Eataly is coming to Chicago.

In case you’ve been living under a rock (or you don’t subscribe to Eater), the two “Goodfellas” of Italian restaurants are opening a massive 60,000 sq. ft. Italian paradiso at the old ESPN Zone location at Wabash and Ohio.

You really should be excited.  Why?

The two wiseguys that I speak of are Joe Bastianich (from the first family of Italian cooking) and Mario Batali.  Do I really need to explain who Mario Batali is?  If so, Google is your friend.  These guys have a couple-two-tree Italian restaurants around the United States. Actually, they have a ton of Italian restaurants around the country.  And they all are pretty amazing.

So when I read the announcement of Eataly coming to Chicago, I nearly fell off my chair.  If you don’t know, Eataly is the very famous Italian eatery spot in New York City, created by Joe Bastianich and Mario Batali.  We should all be excited that a B&B establishment is coming to our windy city. Even more so, we should be excited that something concrete is going to take residence in that massive property that was once the ESPN Zone.  If it’s anything like the Manhattan Eataly masterpiece in NYC, then expect a plethora of Italian inspired goodness, multiple sit-down restaurants (ala Foodlife), an abundance of Italian wine, Italian meats and cheese, and fresh bread.  Now imagine 60,000 sq. ft. with all of this in it.  It will be the IKEA for foodies.


Don’t mess with either of these wiseguys

I can hear people saying the following:

Skeptic Pants Guy:  Gee.  Another celebrity chef coming to Chicago to infiltrate our town with Italian food.  Wasn’t it enough with that Fabio guy opening a place here? Look how that turned out!
The Epicurean:  But Mario Batali is a REAL chef.  He knows his stuff.  He can cook a mean meatball!
Skeptic Pants Guy:  So what?  How do you that this celebrity chef can cook a mean meatball?
The Epicurean:  Let me explain why the term “celebrity chef” is different these days, my friend.

It’s not a surprise that most celebrity chefs these days, are not the so-called “chefs” on The Food Network.  Rachel Ray? What restaurant was she the chef of again?  Instead, the likes of Grant Achatz (Alinea), the Roca brothers (El Cellar de Can Roca), Ferran Adria (El Bulli), Daniel Humm (Eleven Madison Park), Thomas Keller (French Laundry, Per Se), etc, are the true celebrity chefs.  They created something that was absolutely spectacular, and stopped at nothing to achieve excellence within their craft.

Every now and then, I am pleasantly surprised to discover that a Food Network chef/personality has skills that go beyond making a 10-minute-meal in front of a camera. I’ll admit that when I was younger, I thought that those Food Network chefs weren’t that great.  While working at Tru Restaurant here in Chicago in the early 2000’s, we hosted Mario Batali, where he had a guest chef dinner to promote his Babbo Restaurant cookbook tour.  Not surprisingly, because we all were pretty arrogant in those days, we thought that it was a joke that our restaurant would be hosting a guest chef dinner from someone who became famous on The Food Network. So when Chef Batali showed up on the day of the event in his trademark brown cargo shorts and orange clogs, we laughed – but quietly enough so he couldn’t hear!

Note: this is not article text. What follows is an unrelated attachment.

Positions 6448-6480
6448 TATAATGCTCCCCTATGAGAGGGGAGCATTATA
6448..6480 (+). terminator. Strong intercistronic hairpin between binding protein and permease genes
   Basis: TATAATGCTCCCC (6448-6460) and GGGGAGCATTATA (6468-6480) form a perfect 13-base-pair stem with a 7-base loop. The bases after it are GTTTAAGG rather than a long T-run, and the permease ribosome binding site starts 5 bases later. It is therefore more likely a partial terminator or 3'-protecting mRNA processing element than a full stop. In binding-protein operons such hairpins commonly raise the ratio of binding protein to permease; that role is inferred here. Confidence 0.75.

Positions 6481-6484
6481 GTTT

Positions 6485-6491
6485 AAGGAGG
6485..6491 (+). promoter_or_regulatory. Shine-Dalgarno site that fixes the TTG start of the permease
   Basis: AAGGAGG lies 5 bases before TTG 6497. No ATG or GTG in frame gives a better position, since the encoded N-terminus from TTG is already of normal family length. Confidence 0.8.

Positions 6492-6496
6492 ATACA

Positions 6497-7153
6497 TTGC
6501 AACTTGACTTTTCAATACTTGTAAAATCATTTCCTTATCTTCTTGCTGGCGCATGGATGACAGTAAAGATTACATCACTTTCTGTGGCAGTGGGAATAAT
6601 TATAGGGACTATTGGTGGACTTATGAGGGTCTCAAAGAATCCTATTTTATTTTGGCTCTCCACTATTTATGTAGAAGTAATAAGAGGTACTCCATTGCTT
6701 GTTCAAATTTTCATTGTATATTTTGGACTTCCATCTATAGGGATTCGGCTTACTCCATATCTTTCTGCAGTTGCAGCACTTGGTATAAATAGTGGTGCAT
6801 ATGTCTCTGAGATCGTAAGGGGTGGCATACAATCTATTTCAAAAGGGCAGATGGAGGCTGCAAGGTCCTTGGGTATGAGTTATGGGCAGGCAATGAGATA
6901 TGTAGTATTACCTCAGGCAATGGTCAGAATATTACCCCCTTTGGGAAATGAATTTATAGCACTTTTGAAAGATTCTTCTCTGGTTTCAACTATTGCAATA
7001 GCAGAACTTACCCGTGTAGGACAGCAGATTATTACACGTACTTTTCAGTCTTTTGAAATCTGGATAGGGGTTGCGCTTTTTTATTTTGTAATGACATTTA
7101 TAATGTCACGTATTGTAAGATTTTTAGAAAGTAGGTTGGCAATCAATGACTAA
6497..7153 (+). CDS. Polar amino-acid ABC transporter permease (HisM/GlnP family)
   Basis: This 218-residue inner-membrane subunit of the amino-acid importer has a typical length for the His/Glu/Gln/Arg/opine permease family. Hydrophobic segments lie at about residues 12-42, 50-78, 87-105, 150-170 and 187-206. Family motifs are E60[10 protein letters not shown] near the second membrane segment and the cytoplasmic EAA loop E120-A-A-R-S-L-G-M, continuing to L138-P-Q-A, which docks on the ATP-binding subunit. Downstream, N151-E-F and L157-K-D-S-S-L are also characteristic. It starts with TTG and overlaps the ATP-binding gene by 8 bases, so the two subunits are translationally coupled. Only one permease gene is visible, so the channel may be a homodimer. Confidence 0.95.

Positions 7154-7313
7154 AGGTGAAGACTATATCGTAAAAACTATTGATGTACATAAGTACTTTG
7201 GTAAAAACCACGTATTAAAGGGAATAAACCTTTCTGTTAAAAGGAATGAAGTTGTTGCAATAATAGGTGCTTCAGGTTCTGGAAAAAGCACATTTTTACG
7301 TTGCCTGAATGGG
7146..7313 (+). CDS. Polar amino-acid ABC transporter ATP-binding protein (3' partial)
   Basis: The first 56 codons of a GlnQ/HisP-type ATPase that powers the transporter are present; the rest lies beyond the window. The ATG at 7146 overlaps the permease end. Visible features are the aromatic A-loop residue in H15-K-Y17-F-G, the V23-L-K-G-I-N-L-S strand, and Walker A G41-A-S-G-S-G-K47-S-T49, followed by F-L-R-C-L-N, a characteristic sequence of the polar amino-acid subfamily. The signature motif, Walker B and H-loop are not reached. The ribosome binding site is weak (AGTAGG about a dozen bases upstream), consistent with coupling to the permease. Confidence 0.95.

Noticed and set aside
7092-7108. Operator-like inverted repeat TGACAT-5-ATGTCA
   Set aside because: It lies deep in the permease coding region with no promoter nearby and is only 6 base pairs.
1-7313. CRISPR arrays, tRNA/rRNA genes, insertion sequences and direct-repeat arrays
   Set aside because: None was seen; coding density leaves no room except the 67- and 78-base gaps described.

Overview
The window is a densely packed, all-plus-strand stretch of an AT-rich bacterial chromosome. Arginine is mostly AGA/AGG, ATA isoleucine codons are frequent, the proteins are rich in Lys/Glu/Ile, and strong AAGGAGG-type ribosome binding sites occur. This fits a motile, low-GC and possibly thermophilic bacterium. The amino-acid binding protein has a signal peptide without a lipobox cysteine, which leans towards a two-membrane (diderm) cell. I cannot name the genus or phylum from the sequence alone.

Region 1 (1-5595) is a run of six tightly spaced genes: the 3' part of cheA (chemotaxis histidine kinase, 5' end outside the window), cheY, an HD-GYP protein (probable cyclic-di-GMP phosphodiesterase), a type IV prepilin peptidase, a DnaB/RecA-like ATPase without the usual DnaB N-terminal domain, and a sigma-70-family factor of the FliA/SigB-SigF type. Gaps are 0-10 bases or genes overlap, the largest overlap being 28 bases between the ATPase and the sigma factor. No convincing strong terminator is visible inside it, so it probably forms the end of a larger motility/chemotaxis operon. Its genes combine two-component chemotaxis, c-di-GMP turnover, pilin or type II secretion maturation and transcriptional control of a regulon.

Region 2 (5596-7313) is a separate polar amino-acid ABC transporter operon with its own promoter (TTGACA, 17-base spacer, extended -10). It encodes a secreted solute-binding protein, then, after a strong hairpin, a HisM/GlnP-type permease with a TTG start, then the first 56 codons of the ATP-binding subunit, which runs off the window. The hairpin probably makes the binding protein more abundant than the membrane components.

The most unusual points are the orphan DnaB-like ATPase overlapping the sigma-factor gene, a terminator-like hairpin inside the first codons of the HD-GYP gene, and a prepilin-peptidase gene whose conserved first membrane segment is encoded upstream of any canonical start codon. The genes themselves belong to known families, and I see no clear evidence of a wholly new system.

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Some of the goodness you can expect at Eataly

Even worse, our illustrious general manager, thought it would be a good idea to surprise Chef Batali, by having all of us in the kitchen wear brown cargo shorts and orange clogs. Thankfully Tru footed the bill for the clogs! Needless to say, Chef Batali was very surprised and happy with our gesture, and we proceeded to cook dishes from his cookbook for the 80 guests who paid $125 to eat his food.  I learned pretty quickly that Mario Batali knows his stuff.  And he knows it quite well.  Not only that, I learned that Chef Batali paid his dues and worked hard to get where he was with the success of his restaurants.  He was on The Food Network because of his knowledge of Italian food and because of his quirky personality.  After that night, I had a new-found respect for the man, as well as his cooking abilities.

But really, I jumped to conclusions about him because of my personal disdain for The Food Network.  The man can cook.  And he knows how to run a restaurant.

Sorry chef for jumping to conclusions.  Teach us more about Italian food and open more of your restaurants in our town. Benvenuto a Chicago!